|California Sugar Pine, Sequoia, |
and Redwood pinecones
Camping in Sequoia, Yosemite, and Redwood National Parks as we oooed and aahed our way through the magnificent forests, I became obsessed with discovering these massive trees’ pine cones.
We had just set up camp at Sequoia National Park when five children and I wandered off in search of pine cones. I thought I’d use this opportunity to teach them about nature.
“All pine trees have pine cones,” I told the children as they followed in my wake down one of the paths at the campground. “That’s where their seeds are.” I glanced back at them.
They nodded while excitement danced in their eyes.
“Now, since these trees are so massive,” I said, all knowingly. “Their pine cones must be huge.”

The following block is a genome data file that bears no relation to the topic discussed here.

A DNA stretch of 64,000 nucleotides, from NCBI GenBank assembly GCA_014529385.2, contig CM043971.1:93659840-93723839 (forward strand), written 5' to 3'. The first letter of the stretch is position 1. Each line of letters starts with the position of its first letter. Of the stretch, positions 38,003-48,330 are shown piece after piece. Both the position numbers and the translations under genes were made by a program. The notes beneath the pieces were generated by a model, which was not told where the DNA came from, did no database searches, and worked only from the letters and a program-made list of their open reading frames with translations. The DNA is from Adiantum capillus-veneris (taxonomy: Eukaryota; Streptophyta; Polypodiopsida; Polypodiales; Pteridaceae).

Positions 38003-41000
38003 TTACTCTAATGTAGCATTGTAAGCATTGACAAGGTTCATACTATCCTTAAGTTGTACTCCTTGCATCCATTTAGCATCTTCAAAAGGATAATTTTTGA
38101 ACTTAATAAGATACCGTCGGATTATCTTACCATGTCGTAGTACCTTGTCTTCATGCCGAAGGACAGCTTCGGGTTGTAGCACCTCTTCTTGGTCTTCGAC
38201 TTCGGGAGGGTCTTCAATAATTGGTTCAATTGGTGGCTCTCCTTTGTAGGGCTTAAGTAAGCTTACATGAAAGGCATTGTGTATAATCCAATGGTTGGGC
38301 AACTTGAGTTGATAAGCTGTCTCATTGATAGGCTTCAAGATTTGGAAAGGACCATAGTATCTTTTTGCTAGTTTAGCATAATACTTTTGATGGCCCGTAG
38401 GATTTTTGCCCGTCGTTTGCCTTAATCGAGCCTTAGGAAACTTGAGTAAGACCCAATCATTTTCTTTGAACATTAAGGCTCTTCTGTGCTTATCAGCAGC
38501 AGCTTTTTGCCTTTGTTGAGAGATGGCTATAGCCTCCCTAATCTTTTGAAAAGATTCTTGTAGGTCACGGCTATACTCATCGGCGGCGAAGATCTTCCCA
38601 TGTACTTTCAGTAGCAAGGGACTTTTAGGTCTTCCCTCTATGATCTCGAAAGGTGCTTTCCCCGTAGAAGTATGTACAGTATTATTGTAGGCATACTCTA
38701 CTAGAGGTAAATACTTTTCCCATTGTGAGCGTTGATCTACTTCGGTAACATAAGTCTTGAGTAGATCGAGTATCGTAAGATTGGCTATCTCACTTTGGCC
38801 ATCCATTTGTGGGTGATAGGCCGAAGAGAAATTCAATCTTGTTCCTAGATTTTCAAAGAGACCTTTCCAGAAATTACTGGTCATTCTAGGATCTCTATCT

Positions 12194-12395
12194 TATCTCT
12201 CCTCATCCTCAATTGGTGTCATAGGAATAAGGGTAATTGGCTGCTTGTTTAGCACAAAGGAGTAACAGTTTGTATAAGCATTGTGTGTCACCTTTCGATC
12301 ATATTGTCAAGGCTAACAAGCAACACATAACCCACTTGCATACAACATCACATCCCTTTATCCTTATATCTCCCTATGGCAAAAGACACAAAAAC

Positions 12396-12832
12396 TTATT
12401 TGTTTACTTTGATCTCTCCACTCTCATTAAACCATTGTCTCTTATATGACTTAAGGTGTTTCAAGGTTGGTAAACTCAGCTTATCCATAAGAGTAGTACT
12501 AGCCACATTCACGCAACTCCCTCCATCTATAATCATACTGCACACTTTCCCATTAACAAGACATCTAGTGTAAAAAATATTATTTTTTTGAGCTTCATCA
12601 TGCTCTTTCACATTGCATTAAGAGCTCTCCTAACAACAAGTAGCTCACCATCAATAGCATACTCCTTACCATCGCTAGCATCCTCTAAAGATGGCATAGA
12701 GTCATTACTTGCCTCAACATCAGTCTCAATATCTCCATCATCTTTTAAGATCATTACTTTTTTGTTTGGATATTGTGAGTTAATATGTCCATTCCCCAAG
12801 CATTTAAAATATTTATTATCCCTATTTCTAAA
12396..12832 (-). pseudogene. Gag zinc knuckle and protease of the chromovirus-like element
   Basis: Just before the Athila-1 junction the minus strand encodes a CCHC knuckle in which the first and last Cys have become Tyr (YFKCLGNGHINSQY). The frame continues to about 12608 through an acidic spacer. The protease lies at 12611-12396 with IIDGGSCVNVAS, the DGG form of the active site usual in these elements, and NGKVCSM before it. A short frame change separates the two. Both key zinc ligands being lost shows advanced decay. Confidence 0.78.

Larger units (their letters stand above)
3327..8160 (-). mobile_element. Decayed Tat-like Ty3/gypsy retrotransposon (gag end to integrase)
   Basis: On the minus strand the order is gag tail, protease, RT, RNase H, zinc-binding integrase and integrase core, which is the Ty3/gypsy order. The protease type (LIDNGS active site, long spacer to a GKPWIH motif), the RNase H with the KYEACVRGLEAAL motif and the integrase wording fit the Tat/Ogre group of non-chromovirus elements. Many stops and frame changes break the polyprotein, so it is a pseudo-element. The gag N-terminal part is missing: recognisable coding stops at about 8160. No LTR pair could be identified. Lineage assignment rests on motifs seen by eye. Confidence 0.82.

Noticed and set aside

The children nodded again. They looked up. The sunlight filtered through the towering pines and covered their faces in lace patterns.
“Let’s see if we can find some to show Daddy.”
Further down the path, we came to a group of pines amid huge ferns, rocks, and fallen branches.
“Stay around here and bring back what you find,” I instructed. They dropped away from the mother tree faster than the pine cones we were searching for.
Carefully, I searched through the underbrush at the base of a huge pine, working my way further from the tree. Then I discovered it behind a rock in the thick ferns, a huge pine cone thicker and longer than my forearm.
“Look, look,” I cried to the children, holding the pine cone aloft with both hands.
The children scrambled out of the brush. Some had New Jersey-sized cones but sturdier and thicker.
“Let’s show Daddy,” they all shouted.
But as I gazed at the vastly different cones, I realized I was no expert. “Let’s take these over to the ranger station, so we can tell Daddy exactly what they are.”
I was glad we did. The huge pine cone I found was not the mighty sequoia pine cone. It was a sugar pine cone, a huge tree yes, but nowhere near as massive as the sequoia. That cone was the egg-shaped, woody cone my son found. And the towering redwood? Its pine cone is the size of a quarter, thin and spidery.